That's the info I was looking for. I guess I'll keep saving for the real thing.
     
  11. Ken Scharabok

    Ken Scharabok In Remembrance

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    While you may have to pay more for an old American or English (or Swedish) anvil, keep in mind few high quality anvils (mostly from the Checz (sp?) Republic) are coming into the U.S. These are double-horned, rather than the traditional 'London' pattern. The cast steel ones made in the U.S. today are predominately farrier anvils. Thus, unless you pay something outrageous, one in good condition will only continue to appreciate due to supply and demand.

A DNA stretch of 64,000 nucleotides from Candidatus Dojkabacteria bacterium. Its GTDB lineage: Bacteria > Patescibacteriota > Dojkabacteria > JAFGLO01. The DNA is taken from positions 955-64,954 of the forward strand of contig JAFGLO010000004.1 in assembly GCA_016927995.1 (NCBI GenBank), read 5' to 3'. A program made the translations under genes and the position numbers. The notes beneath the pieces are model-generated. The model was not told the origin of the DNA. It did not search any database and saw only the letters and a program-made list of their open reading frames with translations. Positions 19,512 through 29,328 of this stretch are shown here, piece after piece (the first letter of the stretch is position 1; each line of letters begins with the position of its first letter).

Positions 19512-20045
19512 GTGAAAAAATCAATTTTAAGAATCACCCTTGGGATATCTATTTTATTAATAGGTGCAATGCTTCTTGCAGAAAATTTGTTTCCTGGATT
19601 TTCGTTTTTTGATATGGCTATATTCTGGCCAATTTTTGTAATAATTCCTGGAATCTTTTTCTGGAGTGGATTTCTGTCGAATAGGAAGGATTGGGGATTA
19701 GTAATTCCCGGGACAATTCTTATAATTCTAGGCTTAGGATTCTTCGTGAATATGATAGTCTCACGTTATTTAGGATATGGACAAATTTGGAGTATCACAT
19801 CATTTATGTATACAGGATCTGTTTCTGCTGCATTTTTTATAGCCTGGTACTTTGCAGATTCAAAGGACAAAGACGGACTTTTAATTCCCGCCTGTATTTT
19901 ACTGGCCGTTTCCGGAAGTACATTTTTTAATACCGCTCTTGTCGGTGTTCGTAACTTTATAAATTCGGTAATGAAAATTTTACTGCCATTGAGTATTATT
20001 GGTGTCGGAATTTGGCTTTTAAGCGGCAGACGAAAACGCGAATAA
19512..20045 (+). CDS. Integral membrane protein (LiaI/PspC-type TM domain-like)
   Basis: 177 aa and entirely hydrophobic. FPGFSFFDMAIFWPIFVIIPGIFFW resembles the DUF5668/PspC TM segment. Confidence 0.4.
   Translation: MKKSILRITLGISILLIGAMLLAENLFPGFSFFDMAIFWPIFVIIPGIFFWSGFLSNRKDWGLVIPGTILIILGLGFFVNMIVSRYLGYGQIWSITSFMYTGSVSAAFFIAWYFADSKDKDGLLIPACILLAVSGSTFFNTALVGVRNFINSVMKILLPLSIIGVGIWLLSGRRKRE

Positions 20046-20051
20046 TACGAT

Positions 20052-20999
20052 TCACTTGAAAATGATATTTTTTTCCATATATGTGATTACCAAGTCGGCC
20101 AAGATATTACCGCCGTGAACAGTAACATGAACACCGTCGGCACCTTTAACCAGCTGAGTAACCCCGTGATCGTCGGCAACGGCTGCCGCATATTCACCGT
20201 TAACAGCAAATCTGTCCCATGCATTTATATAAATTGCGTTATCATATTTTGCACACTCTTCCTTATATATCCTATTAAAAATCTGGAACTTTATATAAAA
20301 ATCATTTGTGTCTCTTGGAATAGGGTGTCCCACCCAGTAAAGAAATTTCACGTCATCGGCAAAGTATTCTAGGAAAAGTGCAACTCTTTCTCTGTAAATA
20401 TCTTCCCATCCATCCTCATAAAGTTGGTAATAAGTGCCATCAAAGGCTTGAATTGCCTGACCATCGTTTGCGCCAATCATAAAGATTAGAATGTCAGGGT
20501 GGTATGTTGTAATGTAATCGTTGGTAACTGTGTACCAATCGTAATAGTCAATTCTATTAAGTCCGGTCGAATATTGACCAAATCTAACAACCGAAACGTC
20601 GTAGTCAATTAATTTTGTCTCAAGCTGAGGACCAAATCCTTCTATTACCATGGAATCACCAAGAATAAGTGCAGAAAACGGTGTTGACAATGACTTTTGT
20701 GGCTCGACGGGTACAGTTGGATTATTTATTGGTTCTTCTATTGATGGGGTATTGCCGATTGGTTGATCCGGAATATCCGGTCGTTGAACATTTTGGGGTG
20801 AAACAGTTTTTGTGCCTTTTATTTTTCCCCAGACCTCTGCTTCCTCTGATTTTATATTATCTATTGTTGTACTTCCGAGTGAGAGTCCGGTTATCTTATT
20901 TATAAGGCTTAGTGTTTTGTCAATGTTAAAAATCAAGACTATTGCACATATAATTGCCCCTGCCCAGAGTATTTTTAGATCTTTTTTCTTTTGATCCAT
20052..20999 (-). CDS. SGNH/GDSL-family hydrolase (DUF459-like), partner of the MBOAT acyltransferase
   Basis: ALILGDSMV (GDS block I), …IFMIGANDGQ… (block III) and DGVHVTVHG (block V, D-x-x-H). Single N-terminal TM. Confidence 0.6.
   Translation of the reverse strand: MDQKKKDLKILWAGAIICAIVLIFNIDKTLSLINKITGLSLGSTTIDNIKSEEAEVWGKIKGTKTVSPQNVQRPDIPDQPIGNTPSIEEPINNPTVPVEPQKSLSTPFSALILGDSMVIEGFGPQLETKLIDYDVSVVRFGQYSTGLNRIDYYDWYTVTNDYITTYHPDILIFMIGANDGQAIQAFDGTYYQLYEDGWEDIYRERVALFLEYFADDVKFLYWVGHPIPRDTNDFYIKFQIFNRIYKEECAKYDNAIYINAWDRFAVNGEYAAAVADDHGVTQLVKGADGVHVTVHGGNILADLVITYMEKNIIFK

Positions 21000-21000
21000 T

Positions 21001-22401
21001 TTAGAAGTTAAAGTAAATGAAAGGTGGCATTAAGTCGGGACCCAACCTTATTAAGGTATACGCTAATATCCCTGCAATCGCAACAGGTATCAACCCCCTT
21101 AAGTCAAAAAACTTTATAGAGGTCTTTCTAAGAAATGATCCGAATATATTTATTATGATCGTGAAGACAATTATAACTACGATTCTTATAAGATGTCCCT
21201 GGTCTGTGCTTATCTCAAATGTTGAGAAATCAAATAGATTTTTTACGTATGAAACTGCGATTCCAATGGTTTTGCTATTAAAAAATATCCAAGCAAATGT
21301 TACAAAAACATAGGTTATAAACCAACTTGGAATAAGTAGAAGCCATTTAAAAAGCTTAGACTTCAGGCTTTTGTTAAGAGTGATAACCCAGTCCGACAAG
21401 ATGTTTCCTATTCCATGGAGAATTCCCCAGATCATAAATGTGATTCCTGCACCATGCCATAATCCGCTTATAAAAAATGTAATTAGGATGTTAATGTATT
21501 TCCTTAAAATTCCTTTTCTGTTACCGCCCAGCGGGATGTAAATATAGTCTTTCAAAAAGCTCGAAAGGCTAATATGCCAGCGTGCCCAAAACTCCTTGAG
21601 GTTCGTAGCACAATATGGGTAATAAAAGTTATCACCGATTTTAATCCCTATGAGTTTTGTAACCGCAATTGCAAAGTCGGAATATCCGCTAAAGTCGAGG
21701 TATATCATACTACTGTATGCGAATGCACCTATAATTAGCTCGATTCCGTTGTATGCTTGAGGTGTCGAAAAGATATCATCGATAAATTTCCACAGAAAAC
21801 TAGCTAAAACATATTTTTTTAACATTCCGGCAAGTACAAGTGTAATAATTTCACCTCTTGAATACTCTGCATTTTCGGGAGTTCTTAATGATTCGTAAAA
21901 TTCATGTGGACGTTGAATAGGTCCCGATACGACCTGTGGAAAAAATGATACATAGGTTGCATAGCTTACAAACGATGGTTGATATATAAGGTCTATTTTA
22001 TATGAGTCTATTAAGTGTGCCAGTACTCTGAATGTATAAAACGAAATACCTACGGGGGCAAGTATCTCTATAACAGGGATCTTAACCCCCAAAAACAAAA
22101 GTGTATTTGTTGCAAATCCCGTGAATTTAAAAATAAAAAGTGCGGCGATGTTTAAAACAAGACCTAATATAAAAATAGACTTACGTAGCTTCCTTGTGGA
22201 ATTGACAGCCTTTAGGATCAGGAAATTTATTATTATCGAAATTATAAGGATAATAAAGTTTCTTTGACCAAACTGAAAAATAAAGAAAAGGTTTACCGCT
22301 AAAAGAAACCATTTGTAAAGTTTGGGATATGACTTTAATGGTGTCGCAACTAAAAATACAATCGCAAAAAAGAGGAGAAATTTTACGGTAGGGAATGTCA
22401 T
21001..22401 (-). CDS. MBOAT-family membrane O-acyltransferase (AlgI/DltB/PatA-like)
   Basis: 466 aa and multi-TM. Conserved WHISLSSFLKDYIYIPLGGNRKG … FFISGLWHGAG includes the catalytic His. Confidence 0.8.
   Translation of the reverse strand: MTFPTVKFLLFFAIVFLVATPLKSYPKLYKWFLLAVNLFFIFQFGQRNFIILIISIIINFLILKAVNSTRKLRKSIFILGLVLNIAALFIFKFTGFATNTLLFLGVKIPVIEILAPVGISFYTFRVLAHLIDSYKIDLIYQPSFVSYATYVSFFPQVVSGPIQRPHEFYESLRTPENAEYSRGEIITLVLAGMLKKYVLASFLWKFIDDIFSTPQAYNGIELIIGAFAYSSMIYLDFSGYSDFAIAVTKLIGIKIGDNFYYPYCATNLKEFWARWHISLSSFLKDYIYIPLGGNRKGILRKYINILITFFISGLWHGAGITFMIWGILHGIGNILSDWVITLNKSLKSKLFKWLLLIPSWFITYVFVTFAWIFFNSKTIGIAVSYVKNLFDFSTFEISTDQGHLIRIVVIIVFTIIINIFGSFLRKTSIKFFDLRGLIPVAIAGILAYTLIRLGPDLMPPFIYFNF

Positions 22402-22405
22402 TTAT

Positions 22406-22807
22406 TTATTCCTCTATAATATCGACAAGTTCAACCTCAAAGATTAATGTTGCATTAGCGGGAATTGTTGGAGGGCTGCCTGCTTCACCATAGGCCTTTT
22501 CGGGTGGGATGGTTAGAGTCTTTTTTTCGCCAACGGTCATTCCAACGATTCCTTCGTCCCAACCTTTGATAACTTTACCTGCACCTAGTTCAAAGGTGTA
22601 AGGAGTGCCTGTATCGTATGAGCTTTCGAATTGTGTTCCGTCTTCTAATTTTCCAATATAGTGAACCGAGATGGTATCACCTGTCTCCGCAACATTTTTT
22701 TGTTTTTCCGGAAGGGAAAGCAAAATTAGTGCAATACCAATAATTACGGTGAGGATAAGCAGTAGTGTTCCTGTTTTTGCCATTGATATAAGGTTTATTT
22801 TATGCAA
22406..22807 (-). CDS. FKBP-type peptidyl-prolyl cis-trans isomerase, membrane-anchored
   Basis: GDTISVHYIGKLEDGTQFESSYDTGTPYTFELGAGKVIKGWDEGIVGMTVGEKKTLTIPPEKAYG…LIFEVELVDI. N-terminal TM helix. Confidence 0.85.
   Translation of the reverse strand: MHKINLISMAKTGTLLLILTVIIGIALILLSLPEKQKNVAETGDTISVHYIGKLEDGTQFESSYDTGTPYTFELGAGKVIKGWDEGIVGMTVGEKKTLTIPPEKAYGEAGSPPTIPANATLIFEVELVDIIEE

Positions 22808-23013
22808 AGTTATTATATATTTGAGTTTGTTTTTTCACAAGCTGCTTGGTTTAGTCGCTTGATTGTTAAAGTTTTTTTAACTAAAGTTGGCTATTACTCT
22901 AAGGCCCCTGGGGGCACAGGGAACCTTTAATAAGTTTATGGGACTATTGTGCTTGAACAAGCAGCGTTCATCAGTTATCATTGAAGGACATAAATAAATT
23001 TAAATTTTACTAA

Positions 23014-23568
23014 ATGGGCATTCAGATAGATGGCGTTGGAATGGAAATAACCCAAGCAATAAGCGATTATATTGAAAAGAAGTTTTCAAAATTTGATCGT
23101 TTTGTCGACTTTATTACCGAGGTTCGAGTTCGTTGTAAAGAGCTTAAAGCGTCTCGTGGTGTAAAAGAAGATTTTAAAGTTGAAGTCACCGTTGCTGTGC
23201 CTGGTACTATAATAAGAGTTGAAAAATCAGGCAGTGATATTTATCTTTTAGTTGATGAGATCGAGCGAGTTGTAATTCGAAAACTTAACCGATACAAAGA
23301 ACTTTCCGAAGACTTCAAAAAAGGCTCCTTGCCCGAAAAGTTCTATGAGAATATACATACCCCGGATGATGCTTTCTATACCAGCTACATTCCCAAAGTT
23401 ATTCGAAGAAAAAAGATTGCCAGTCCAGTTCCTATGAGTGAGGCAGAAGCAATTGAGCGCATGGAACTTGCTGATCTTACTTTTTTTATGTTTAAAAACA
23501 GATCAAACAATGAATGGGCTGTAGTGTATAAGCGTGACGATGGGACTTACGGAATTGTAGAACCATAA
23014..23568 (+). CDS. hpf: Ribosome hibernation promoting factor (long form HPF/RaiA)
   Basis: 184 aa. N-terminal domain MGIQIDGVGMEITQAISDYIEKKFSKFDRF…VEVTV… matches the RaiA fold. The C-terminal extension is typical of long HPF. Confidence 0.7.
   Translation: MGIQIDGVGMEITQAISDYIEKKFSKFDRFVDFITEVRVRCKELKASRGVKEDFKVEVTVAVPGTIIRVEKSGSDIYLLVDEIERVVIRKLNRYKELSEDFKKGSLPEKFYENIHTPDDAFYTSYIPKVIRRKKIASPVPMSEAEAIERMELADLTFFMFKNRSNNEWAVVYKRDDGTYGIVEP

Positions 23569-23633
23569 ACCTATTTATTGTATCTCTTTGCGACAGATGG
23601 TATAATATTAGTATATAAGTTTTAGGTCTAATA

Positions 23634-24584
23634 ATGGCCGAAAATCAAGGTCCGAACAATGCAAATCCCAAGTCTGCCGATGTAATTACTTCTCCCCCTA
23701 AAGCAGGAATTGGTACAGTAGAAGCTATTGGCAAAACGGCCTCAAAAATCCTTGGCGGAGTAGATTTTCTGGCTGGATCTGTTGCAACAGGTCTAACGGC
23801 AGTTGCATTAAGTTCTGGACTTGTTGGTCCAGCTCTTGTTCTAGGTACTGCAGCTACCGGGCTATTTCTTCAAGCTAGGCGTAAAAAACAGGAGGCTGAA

As a general rule, anvils weighing less than 100 pounds and those weighing more than 250 pounds sell for more per pound than those between (which were the most common sizes in the past).

    My personal anvil is a 160-pound Fisher. Cast iron body with a steel plate. Does everything I want it to and you can't hear it ringing a block away. I wouldn't trade it for my choice of a similar size of another brand.

    Ken Scharabok